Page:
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Reporting Misconduct - Updated ICAEW Guidance puts the spotlight on personal behaviour

  • United Kingdom
  • Employment litigation and dispute resolution
  • Financial services disputes and investigations
  • Litigation and dispute management

19-10-2020

Many regulators, including the FRC and ICAEW, require firms and/or individuals to report misconduct to them. While the rationale for such reporting is well understood, determining the circumstances in which a report should be made is not always straightforward.

The ICAEW has recently updated its guidance on the duty to report misconduct (Guidance on your duty to report misconduct as an ICAEW member | ICAEW effective 1 October 2020). Its stated aim of providing further clarity on what does and does not need to be reported is to be welcomed. However its apparent breadth (while supplemented by helpful examples) may mean it does not achieve its intended objective. Either way, firms and individual members need to ensure they are familiar with the guidance, given the duties placed on ICAEW members in relation to their own conduct and that of others.

ICAEW Guidance and the Duty to Report

Under Disciplinary Bye-laws 9.1 and 9.2, ICAEW members have a positive duty to report misconduct of individual members or firms where it is in the public interest to do so. The obligation arises when the member has a reasonable belief that there has or may have been misconduct.

What is in the public interest can be a difficult judgment call. The guidance describes it as misconduct which, if it were to go unreported, could adversely affect the reputation of the ICAEW and/or the accountancy profession. This wording could potentially cover a very wide spectrum of conduct and the guidance expressly includes professional and personal activities.

For example, there is a duty to report (i) breach of any ICAEW bye-law or regulation and (ii) conduct in the course of carrying out professional work or otherwise which is likely to bring discredit on the member or the accountancy profession or falls significantly short of the standards reasonably expected of an ICAEW member or firm.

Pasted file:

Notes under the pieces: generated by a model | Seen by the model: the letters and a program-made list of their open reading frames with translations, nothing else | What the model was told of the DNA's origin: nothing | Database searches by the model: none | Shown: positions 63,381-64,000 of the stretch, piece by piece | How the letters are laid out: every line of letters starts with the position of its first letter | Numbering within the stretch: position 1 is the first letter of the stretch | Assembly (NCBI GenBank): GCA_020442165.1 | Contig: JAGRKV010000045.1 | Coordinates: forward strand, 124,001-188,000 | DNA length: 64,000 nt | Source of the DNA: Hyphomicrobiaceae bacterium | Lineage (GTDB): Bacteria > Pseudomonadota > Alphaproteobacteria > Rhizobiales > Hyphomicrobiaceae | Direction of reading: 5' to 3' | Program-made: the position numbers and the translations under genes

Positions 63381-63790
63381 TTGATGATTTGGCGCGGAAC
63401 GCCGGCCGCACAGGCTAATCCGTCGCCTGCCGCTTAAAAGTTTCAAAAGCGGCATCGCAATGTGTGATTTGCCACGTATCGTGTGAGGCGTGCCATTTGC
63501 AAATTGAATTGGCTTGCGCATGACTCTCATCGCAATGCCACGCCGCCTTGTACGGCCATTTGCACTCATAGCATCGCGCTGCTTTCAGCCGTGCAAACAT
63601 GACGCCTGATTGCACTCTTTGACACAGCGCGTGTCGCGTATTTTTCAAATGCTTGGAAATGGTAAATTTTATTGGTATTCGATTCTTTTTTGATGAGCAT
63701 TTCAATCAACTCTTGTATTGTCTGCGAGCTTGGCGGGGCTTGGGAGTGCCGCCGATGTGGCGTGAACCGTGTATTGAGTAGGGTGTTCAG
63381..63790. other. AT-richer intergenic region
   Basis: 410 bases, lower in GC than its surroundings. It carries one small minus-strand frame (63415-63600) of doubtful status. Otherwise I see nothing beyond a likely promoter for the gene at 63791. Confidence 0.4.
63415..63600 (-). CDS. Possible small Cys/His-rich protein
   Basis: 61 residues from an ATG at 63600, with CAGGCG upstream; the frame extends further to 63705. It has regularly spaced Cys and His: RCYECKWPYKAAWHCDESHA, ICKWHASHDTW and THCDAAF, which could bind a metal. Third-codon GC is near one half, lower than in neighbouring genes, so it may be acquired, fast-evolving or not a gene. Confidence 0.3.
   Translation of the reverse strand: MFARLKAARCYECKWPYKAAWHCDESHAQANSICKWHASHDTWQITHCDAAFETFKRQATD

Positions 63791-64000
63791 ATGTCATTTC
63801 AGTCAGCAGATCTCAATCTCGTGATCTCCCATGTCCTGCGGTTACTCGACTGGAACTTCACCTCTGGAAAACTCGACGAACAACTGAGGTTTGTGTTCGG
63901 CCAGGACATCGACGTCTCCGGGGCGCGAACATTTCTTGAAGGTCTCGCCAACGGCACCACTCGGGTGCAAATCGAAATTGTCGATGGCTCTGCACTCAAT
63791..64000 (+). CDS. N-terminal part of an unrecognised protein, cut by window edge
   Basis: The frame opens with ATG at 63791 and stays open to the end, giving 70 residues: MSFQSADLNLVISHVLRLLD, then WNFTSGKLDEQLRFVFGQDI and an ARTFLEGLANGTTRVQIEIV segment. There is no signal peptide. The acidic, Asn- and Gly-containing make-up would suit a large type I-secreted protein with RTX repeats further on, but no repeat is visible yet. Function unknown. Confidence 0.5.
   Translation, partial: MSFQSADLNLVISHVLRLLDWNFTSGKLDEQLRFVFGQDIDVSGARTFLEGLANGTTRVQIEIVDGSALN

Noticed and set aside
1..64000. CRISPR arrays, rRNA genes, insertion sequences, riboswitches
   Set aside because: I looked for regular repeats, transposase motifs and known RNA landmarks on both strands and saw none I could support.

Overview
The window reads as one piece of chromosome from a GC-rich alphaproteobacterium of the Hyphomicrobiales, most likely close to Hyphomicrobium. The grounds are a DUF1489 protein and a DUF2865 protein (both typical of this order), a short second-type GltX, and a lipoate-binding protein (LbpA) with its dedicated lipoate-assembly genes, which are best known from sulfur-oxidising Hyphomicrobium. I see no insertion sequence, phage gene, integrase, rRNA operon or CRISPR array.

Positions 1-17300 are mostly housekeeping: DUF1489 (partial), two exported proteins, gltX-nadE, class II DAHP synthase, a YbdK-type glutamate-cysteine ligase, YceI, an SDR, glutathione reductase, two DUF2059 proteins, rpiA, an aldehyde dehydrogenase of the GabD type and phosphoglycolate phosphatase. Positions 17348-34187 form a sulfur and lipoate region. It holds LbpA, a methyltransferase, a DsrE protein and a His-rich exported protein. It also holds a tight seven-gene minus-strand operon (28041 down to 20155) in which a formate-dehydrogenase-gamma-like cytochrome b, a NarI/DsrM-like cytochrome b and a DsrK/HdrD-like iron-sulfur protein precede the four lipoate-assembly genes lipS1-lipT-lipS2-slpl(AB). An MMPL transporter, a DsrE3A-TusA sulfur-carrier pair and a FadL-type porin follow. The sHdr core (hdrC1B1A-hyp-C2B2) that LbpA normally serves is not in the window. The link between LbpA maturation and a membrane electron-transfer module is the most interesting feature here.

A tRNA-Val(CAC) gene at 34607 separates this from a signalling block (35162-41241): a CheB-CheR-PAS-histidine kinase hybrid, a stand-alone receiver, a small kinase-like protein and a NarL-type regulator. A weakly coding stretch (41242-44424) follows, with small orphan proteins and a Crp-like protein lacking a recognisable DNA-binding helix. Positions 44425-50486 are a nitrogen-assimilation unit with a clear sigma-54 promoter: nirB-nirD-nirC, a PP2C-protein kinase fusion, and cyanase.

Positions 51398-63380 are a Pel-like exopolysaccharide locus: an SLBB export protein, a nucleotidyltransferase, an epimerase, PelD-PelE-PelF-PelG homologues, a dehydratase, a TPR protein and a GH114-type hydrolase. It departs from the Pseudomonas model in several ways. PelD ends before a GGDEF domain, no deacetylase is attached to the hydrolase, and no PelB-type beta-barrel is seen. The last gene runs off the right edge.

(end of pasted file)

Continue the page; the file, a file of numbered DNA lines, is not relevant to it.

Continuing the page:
The guidance provides non-exhaustive examples of misconduct in two appendices - one relating to professional activities and one relating to personal activities. Examples under professional activities include acting with a lack of integrity and intentionally providing misleading information. Personal activity examples include inappropriate use of social media, abusive behaviour and sexual misconduct/harassment.

Non-financial misconduct

It is not surprising that the ICAEW’s updated guidance refers specifically to personal activities. This is also a focus for other regulators, including the FCA and the SRA.

In addition to the ICAEW guidance, the six largest accountancy firms also need to bear in mind their obligations to report to the FRC under the Audit Firm Monitoring and Supervision (AFMAS) framework. Under AFMAS, the six firms are required to report on a quarterly basis on the level of non-financial conduct complaints and how those complaints are dealt with. The FRC considers that this information provides it with “valuable assurance over the effectiveness of the monitoring arrangements that firms have in place, along with a picture across the industry of potential emerging areas of concern”.

Further, in accordance with the FRC’s “Risk Reporting protocol” letter of May 2017, the FRC expects these same firms to notify it of any incidents which could pose a significant threat to the reputation of the firm. In 2019, the FRC confirmed that this included matters relating to non-financial conduct and extended to all partners (not just audit partners) and RIs.

Kingman Review

At present, monitoring under AFMAS is conducted on a voluntary basis. However, the Kingman Review (published 18 December 2018) recommended that the monitoring of audit firms should not be carried out on a voluntary basis, but instead that the proposed new independent regulator, ARGA, should have statutory powers to carry out this monitoring work. Interestingly, the Kingman Review also suggested that the Government may want to consider an equivalent to the Senior Managers Regime (SMR), which operates in the financial services sector, to be adopted in respect of audit firms conducting public interest entity (PIE) audits. Under the SMR, the FCA considers non-financial misconduct to be very relevant to its assessment of a person’s fitness to perform a regulated role and any misconduct may also give rise to enforcement action.

It may be some time until we see whether anything similar to the SMR is adopted under the new legislation that will bring ARGA into being. The much-anticipated legislation has been delayed by Covid-19 and Brexit, but the pressure is growing on the Government to implement the reforms it has committed to. In the meantime, it is clear that both the ICAEW and the FRC are concerned about non-financial misconduct and how firms deal with it.

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